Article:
Former President Bill Clinton is promoting President Obama in a new presidential campaign ad, the first to feature the two-term Democrat.
Mr. Clinton says Mr. Obama has a plan to "rebuild America from the ground up," and notes that it requires a strong middle class.
"That's what happened when I was president," Mr. Clinton says. "We need to keep going with his plan."
Relying on Mr. Clinton, Mr. Obama is seeking to connect his presidency with the economic success of the 1990s. The 30-second ad comes as Republicans are seeking to create a wedge between the two Democrats by claiming that Mr. Obama wants to weaken the welfare work requirement Mr. Clinton signed in 1996.
Mr. Clinton will have a prominent role at the Democratic convention and is featured in a 17-minute campaign film by director Davis Guggenheim.
Mrs. Obama visits victims of Sikh temple attack
OAK CREEK — Mandeep Singh Khattra and his family received Michelle Obama with an embrace Thursday as the first lady consoled relatives of worshippers fatally shot earlier this month at a Sikh temple in suburban Milwaukee.
"She gave us a hug and said, 'I'm sorry for what happened,' " said Mr. Khattra, 26, whose grandfather, Suveg Singh Khattra, was one of six people killed Aug. 5. "She asked what kind of person he was, and my dad told her he was always good-natured, always at the temple."
Mrs. Obama spent nearly 90 minutes visiting with the Khattras and other families of Sikh worshippers who were killed or injured in the shooting at the Sikh Temple of Wisconsin. She expressed her sympathies, offered support and listened to many stories about victims.
Relatives of the victims said afterward that Mrs. Obama asked informed questions and especially seemed to know the story of Satwant Singh Kaleka, the temple president who tried to stab the gunman with a butter knife in an effort to stall him so women and children in the temple would have time to hide.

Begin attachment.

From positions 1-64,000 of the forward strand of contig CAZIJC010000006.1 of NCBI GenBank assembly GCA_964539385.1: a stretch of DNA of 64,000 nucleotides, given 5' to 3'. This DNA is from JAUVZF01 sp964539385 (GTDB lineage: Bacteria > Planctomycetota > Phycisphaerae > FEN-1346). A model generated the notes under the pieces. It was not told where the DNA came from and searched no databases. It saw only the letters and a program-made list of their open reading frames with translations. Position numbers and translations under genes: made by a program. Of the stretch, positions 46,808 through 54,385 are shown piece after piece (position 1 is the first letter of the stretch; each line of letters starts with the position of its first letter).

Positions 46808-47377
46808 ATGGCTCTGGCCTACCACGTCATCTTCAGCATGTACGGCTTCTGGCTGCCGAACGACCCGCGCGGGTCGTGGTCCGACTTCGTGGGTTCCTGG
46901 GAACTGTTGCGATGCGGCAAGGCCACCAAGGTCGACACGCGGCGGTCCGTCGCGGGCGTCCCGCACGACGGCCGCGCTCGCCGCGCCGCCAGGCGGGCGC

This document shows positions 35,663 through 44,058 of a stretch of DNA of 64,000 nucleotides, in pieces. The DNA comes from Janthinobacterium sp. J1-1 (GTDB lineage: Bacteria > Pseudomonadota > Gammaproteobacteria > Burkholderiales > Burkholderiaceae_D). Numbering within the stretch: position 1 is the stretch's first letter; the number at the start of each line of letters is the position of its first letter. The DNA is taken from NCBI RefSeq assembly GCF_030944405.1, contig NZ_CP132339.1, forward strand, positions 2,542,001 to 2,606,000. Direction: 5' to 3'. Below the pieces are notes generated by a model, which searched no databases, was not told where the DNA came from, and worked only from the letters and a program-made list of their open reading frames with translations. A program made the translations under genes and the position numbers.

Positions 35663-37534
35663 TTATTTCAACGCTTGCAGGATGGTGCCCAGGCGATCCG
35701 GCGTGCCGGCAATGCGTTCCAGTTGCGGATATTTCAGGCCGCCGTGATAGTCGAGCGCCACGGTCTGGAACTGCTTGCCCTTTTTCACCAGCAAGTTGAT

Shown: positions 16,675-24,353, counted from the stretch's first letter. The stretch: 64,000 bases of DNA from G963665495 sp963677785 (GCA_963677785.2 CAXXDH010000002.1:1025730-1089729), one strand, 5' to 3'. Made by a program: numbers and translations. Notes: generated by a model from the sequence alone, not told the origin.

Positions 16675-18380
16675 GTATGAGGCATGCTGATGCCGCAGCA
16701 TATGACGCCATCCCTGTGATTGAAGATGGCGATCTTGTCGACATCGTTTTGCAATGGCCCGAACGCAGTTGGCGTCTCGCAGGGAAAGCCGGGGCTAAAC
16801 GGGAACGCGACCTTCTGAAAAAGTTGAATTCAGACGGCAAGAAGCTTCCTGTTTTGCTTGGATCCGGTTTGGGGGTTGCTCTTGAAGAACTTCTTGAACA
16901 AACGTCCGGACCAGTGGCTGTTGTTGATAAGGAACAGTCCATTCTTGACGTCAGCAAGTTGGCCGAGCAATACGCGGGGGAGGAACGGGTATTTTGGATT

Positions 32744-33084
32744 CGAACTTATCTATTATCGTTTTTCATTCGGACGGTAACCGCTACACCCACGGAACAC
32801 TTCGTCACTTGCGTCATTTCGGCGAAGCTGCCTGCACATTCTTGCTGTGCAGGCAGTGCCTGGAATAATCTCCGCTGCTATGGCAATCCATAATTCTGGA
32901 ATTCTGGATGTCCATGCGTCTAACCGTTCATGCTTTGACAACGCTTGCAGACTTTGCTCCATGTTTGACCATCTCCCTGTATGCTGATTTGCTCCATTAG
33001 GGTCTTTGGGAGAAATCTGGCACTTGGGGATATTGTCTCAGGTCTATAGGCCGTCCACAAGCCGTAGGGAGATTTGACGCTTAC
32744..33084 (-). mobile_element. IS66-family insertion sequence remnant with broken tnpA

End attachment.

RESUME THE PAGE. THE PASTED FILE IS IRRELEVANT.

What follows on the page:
"The thing she kept repeating was, 'Your father was a true hero,' " said Amardeep Kaleka.
The visits with worshippers were private, and she took no questions during a public appearance with the Oak Creek mayor and a temple official at a nearby high school.
Capitol Police investigating threats against Rep. Akin
U.S. Capitol Police said Thursday that officers are investigating a reported threat against Rep. W. Todd Akin, the Missouri congressman who has been criticized for recent comments about rape.
Police spokeswoman Lt. Kimberly Schneider said there was "an active, open investigation" into a reported threat against the Republican, though she declined to detail the threat because it involved security of members of Congress.
Spokesman Steve Taylor said Mr. Akin has received several threats against his person, his family and staff since he said in a television interview broadcast Sunday that women's bodies have ways of preventing pregnancies in cases of "legitimate rape."
Mr. Taylor said threats of rape and other violence have been aimed at Mr. Akin through phone calls, emails and tweets.
Ryan: Romney will stop planned military cuts
FAYETTEVILLE — Republican Paul Ryan says Mitt Romney will prevent planned cuts to the U.S. military if elected president.
The GOP vice presidential hopeful spoke to supporters Thursday in Fayetteville, home to the Fort Bragg Army base and a large number of military families.
Mr. Ryan warned of the cuts to military spending outlined in sequestration, a series of automatic, across-the-board cuts that will take effect if Congress doesn't reach a budget solution in the next few months. Half of the cuts are set to come from the Pentagon.
As a Wisconsin congressman and chairman of the budget committee, Mr. Ryan voted for budget control legislation that included sequestration. He spoke favorably about the agreement on the House floor.
Mr. Ryan has since voted for legislation to block the cuts.
• From wire dispatches and staff reports